Germany’s coach comments on “gagging mouths” in the Japan match

The German national team coach, Hansi Flick, confirmed after the “Manshafts” lost to his Japanese counterpart in the FIFA World Cup finals held in Qatar that the players of his country’s team put their hands on their mouths before the start of the match was intended to deliver a message to world public opinion.

The German national team players had put their hands to their mouths during the official photo before their match with the “Samurai” team at the opening of the Group E competitions, in protest against the refusal of the International Football Association (FIFA) to allow their team captain to wear the “One Love” badge to support the LGBT community.

The leaders of seven European teams intended to wear these badges as part of a campaign to reject discrimination during the tournament in Qatar, but the move was aborted after FIFA threatened disciplinary sanctions.

Flick refused to link the loss to the team’s preoccupation with other matters away from football

Flick said at the press conference that they wanted, through that movement, to “deliver a message that FIFA has forced them to remain silent.”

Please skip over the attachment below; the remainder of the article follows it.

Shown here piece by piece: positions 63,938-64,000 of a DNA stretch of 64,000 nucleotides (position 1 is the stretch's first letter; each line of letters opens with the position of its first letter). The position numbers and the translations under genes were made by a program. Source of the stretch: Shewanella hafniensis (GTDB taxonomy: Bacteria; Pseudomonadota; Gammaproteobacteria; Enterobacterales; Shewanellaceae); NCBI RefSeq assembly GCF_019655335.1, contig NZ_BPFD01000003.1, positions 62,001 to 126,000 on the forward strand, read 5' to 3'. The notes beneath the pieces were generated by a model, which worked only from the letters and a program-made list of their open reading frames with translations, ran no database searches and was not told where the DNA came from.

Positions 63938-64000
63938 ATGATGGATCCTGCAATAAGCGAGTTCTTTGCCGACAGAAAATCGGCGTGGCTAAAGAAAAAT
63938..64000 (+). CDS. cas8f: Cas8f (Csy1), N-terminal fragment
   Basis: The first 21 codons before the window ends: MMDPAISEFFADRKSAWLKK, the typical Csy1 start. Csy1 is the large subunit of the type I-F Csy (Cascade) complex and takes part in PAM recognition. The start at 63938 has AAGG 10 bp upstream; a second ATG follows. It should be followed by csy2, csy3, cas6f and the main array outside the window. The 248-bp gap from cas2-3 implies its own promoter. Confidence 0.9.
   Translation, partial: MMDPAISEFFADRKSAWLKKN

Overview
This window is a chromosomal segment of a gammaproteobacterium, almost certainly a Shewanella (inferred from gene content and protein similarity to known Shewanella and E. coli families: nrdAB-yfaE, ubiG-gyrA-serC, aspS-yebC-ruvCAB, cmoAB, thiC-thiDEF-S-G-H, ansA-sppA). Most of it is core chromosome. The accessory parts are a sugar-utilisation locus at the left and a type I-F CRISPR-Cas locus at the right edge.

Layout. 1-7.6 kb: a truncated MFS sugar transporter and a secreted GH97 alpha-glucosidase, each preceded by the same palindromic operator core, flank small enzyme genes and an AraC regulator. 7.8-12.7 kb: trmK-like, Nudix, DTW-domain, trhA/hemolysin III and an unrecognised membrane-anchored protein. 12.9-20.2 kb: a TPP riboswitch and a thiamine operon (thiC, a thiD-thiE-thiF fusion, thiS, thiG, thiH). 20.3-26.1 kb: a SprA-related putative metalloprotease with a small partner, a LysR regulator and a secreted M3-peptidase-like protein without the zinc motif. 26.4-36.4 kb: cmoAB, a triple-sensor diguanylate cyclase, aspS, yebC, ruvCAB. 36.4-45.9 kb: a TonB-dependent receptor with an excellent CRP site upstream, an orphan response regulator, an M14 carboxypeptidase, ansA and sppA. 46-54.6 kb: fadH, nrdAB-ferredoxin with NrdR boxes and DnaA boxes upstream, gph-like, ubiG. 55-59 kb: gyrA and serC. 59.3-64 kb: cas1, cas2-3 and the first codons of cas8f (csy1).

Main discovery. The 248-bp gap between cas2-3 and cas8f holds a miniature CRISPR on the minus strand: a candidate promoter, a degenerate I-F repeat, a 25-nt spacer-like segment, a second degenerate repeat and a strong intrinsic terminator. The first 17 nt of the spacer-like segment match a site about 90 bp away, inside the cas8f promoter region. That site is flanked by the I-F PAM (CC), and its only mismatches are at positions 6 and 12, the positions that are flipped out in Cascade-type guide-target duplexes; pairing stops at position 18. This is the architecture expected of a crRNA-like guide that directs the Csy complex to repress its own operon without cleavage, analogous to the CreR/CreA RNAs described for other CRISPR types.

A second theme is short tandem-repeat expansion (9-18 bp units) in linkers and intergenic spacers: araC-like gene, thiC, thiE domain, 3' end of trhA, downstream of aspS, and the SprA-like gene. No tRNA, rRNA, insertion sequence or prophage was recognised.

The German coach rejected what was said that one of the main reasons for the sudden loss against Japan was due to his country’s Football Association focusing on other matters off the field, saying: “This is a cheap and unacceptable excuse.”

The German national team had previously announced via its Twitter account: “We wanted to use our captain’s armband to express our attitude towards the values ​​we uphold in the German national team: diversity and mutual respect. Together with other countries, we wanted our voice to be heard.”

“It wasn’t about a political position – human rights are non-negotiable. This should be taken for granted, but it’s not. That’s why this message is so important to us,” he added.

On the other hand, the newspaper reportedThe TimesThe associations of the seven European national teams that have been banned by FIFA from wearing the LGBTIQ support badge intend to take legal action against FIFA.

In this regard, the CEO of the Danish Football Association, Jacob Jensen, confirmed that his country, along with Belgium, England, the Netherlands, Germany, Switzerland and Wales, have announced that they are studying legal options regarding suing FIFA and legal ways to achieve this.

The Danish Football Association also announced that it would not support the re-election of Gianni Infantino as FIFA president in the upcoming elections due to the ban on wearing the “One Love” badge.

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